In the insurance industry, the practice of underwriting refers to the process of accepting or rejecting risks. It is the very heart of insurance and is the first step taken by an insurance company to generate premiums. Originally, insurance and underwriting were synonymous. That is, underwriting referred to the operation of the insurance business. As the insurance industry developed, underwriting took on a more specialized meaning.
In the early days insurance was more personal than it is today. A contract was drawn up between a property owner and a second party, who was willing to insure the specified property, or between the insured and the insurer. The contract specified the terms under which the property would be insured. The property owner placed his name at the top of the contract, stating that he was the owner of the property and beneficiary of the contract if the property was subsequently damaged. The other party, who guaranteed the contract and was the insurer, signed his name below, at the bottom of the contract. Literally, he "underwrote" the contract.
An underwriter is the person who decides whether or not to insure risks for which applications have been submitted. The underwriter's task is to evaluate a risk, estimate the potential exposure, determine the likelihood of loss, then make a decision whether or not to accept the application for insurance.
The term "underwriter" developed in the early days of marine insurance. It was common practice for individuals seeking insurance for a ship and its cargo to meet with those desiring to write such insurance in coffeehouses. A person seeking insurance for his ship and its cargo would bring a paper describing the ship, its contents, crew, and destination to the coffeehouse. The paper would circulate, with each individual who wished to assume some of the obligation signing his name at the bottom and indicating how much exposure he was willing to assume. An agreed-upon rate and terms were also included in the paper. Since these people signed their named under the description of the risk, they became known as underwriters.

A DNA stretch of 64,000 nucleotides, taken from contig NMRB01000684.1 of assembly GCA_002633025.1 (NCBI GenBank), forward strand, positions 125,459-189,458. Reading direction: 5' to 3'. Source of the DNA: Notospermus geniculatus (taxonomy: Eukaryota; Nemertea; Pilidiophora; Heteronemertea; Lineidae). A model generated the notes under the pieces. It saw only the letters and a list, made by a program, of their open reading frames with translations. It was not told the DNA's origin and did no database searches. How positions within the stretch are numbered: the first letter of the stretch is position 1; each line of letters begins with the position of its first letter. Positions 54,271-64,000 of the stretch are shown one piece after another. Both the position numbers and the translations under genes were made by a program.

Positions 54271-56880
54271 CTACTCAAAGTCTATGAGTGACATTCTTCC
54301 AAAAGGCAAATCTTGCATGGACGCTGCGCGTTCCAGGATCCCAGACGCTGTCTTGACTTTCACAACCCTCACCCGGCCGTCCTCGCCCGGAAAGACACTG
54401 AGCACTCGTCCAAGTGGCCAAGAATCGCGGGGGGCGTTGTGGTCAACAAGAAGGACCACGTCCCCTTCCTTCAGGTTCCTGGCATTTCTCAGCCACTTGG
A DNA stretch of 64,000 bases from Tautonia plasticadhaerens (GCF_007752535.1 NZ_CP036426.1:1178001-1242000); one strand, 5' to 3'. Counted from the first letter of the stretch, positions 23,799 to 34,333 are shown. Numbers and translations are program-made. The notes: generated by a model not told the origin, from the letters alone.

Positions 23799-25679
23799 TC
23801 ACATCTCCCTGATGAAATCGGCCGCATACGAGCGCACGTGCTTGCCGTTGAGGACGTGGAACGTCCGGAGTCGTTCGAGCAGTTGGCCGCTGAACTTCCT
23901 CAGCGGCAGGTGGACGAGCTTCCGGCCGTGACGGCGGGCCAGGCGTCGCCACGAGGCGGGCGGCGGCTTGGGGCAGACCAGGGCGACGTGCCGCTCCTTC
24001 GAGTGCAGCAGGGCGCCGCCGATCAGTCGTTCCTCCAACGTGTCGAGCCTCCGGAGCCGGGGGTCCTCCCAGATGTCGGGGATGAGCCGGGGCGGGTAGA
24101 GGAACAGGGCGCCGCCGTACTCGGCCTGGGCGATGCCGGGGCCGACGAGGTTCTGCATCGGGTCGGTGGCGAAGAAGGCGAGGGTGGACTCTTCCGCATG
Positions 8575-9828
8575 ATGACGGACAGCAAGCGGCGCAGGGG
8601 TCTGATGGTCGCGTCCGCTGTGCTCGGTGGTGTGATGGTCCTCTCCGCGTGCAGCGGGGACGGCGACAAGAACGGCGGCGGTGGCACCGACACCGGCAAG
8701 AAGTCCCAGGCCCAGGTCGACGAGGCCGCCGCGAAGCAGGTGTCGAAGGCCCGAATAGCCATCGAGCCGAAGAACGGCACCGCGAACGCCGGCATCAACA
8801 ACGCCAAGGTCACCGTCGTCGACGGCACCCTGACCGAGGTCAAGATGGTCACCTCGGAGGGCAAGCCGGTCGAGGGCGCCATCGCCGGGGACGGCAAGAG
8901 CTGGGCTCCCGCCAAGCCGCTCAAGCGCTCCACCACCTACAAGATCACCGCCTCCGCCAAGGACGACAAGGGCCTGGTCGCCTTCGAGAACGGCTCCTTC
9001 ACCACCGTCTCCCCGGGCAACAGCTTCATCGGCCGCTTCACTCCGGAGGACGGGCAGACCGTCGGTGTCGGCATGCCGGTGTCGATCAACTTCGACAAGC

As insurers changed from individual to companies, signatures on insurance contracts became those of company officers. The term underwriter continued to be used in a more restrictive sense; it applied only to the person who performed the process of selecting risks and determining the terms of insurance. Risk selection and determination of policy terms continue to be the basic duties of underwriters today.
Underwriters work for insurance companies. In addition to on-the-job training, they may earn an Associate in Underwriting designation from the Insurance Institute of America. In the life insurance segment, underwriters may enter a program of study that leads to the designation of Chartered Life Underwriter (CLU). Most CLU's are engaged in some aspect of insurance sales as well. In the property and casualty insurance segment, underwriters may work toward the designation of Chartered Property Casualty Underwriter (CPCU).
The process of underwriting involves four basic functions: 1) selection of risks, 2) classification and rating, 3) policy forms, and 4) retention and reinsurance. By performing these four functions the underwriter increases the possibility of securing a safe and profitable distribution of risks.
In this step the underwriter decides whether or not to accept a particular risk. It involves securing factual information from the applicant, evaluating that information, and deciding on a course of action. The underwriter is typically aided by a list of acceptable and prohibited risks.
Once the risk has been accepted, the underwriter then classifies and rates the policy. Several tentative classifications are usually assigned before a final decision on classifying the risk is reached. The purpose of using classifications is to separate risks into homogeneous groups to which rates can be assigned. Insurers may have their own classification and rating system, or they may obtain a system from a rating bureau.
After determining the acceptability of an applicant and assigning the proper classification and rating, the underwriter is ready to issue an insurance policy. The underwriter must be familiar with the different types of policies available as well as be able to modify the form to fit the needs of the applicant.
The first three underwriting functions—risk selection, classification and rating, and policy selection—are interdependent. That is, the underwriter determines that a certain risk is acceptable when specified rates and forms are used. The underwriter also performs a fourth separate function on every risk before the underwriting is complete: reinsurance.
Reinsurance involves protecting the insurance company against a certain portion of potential losses. Every risk presents the possibility of loss that will equal or exceed the policy limits. It is up to the underwriter to protect his or her company from undue financial strain. The underwriter does this by retaining only a certain portion of the risk and securing reinsurance for the remainder of the risk.
[ David P. Bianco ]
Dearborn Financial Institute Staff. Introduction to Life Underwriting. 11 th edition. Chicago: Dearborn Financial Publishing, 1998.
Morgan, Joseph F. Underwriting Commercial Property. 2nd ed. Malvern, PA: Insurance Institute of America, 1997.
Randall, Everett. Introduction to Underwriting. 2nd ed. Malvern, PA: Insurance Institute of America, 1994.